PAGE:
Romanian Mountains © Michel d’Oultremont

Romanian mountains © John Ford

We’d like to thank Michel for speaking with us. If you’d like to see more of Michel’s work you can visit his website, or find him on Facebook, Twitter and Instagram.

You can also visit The Wait website to watch the film and read more about the team behind it.

Apr 27

In this guest blog, wildlife photographer and Wildscreen Exchange contributor Avijan Saha discusses his experience with human-animal conflict in West Bengal, India, where an ancient Asian elephant migratory route has been blocked by a 20-kilometre-long fence, and the implications it has caused for both wildlife and human communities.

My name is Avijan Saha, I am from Siliguri, West Bengal, India. By profession, I am a photographer and since 2008 I have been working in West Bengal on human-elephant conflict issues with forest officials, NGO’s and nature activists. I try to raise awareness with my photographs. I believe that photography is one of the most creative tools to tell a story – one frame at a time.

 

Avijan Saha

The foothills of the Himalayan Mountains are an ancient migratory route for Asian elephants. In this landscape there is plentiful water due to the meeting of various different rivers and their tributaries, providing the elephants with the hydration they need to continue their lengthy journey.

Herd of Asian elephants at Mechi River bed, Indo-Nepal border

Human-elephant conflict in the Darjeeling Terai has a century-old history and was first recorded in 1907 when a herd of at least 30 elephants migrated into Nepal after crossing the rivers Teesta, Mahananda, Balason and Mechi.

The area from the Mechi River to the Sankosh River is divided into two elephant distribution zones extending across 1,659 square kilometres of forest, comprising five protected areas – Buxa Tiger Reserve, Jaldapara and Gorumara National Parks and Chapramari and Mahananda Wildlife Sanctuaries. A large part of this area lies between the Torsa River in West Bengal and the Sankosh  River and is referred to as the Eastern Dooars Elephant Reserve (EDER).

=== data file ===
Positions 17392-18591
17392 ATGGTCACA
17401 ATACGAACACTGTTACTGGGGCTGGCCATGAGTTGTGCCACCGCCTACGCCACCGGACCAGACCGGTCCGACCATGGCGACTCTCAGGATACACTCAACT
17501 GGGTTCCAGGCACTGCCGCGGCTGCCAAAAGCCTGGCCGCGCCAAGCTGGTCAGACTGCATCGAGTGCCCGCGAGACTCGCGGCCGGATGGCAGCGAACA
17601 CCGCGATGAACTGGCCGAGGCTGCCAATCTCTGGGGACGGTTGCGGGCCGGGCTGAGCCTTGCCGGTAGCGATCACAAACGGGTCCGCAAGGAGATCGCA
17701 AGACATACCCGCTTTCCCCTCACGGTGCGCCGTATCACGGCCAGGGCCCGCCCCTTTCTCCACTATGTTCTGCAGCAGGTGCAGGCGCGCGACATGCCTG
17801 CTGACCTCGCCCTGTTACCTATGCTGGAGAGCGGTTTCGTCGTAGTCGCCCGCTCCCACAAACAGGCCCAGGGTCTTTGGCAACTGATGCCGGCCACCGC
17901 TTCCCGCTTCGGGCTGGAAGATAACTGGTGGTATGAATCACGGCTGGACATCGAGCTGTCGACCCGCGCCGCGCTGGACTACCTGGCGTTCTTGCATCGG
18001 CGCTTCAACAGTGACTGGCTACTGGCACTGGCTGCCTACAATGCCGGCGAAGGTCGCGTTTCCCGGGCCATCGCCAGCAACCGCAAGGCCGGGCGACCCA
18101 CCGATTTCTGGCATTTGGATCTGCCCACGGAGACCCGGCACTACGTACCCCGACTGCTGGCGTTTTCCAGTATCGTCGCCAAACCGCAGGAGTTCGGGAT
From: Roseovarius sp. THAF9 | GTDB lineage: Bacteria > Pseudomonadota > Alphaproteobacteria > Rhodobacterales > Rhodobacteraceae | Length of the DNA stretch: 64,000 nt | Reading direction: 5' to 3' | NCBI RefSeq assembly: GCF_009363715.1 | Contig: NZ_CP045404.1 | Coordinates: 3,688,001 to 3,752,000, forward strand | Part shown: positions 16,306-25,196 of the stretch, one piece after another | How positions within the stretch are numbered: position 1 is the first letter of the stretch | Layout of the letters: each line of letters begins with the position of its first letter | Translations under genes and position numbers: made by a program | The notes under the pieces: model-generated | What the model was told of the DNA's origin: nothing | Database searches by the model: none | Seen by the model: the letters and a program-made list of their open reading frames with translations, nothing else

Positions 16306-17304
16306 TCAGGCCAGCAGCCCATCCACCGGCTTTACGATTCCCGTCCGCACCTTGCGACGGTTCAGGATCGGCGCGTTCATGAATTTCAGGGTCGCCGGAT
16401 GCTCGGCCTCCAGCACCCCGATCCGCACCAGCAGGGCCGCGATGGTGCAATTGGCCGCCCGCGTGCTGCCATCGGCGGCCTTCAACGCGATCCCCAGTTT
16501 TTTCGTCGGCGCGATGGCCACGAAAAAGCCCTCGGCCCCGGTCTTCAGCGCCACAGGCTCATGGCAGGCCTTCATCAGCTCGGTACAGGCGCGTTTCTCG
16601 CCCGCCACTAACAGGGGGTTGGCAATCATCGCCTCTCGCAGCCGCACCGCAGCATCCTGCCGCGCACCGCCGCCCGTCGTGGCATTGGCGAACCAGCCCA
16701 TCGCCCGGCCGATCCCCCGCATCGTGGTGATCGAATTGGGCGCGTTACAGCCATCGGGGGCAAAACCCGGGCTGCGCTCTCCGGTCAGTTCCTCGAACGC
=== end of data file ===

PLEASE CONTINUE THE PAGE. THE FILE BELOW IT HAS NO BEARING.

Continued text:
Herd of Asian elephants in Kolaveri Forest, India

Crop raiding by elephants turned into a serious issue in the Kurseong forest division in 1980 after a herd of around 60 elephants were chased away from agricultural land into the nearby Mahananda Wildlife Sanctuary. In 2005, the Forest Department reported that around 70 elephants from Mahananda were causing extensive damage on the outskirts of the sanctuary and in bordering Nepalese villages, which was affecting more than 50,000 people.

Human-elephant interaction at Kolaveri Forest, Indo-Nepal border

Kolaveri, a small patch of forest on the banks of the Mechi River, is now the last refuge for the elephants on the Indian side of the border. An 18 kilometre stretch of very fertile agricultural land in the Jhapa and Bahundangi districts of Nepal draws around 100 elephants from the Sanctuary each year, especially during the maize (May-July) and rice (October-December) cultivating seasons. Elephants are continually disturbed and tortured by humans as a consequence of new agricultural activities in their former habitat and face further pressures from farming as land is altered for grazing livestock and the collection of firewood. As a result, there has been an increase in both elephant and human casualties.

Cattle grazing also become a threat for these giants

In 2016, the Nepalese government erected a 20-kilometre-long fence, called tarbar, from upper to lower Nepal to protect their cultivated land, resulting in the Kolaveri elephants being forced to scatter into neighbouring Indian villages. Though the herd was not able to cross the tarbar, one tusker tore down a part of the fencing, causing further animosity. In this bid to stop elephants from entering their territory, the Nepalese government blocked a century-old migration route, which has altered natural behaviour and has increased, rather than decreased, incidences of human-elephant conflict.

This is a trans-boundary conflict situation that needs immediate resolution between India and Nepal. A joint action plan must be formulated, implemented and maintained at both national and local levels to prevent further damage from occurring to humans or wildlife.

Find out more about Asian elephants on Arkive

See more of Avijan Saha’s amazing photographs on the Wildscreen Exchange

Jan 11

I’m Roberto Isotti, a conservation photographer, Arkive and Wildscreen Exchange contributor and PhD in zoology.

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I’m based in Rome (where I was born). I began my professional activity in the Eternal City and even though I have travelled to six continents, I still maintain a deep connection with the city of Rome, that is forever full of charm and inspiration.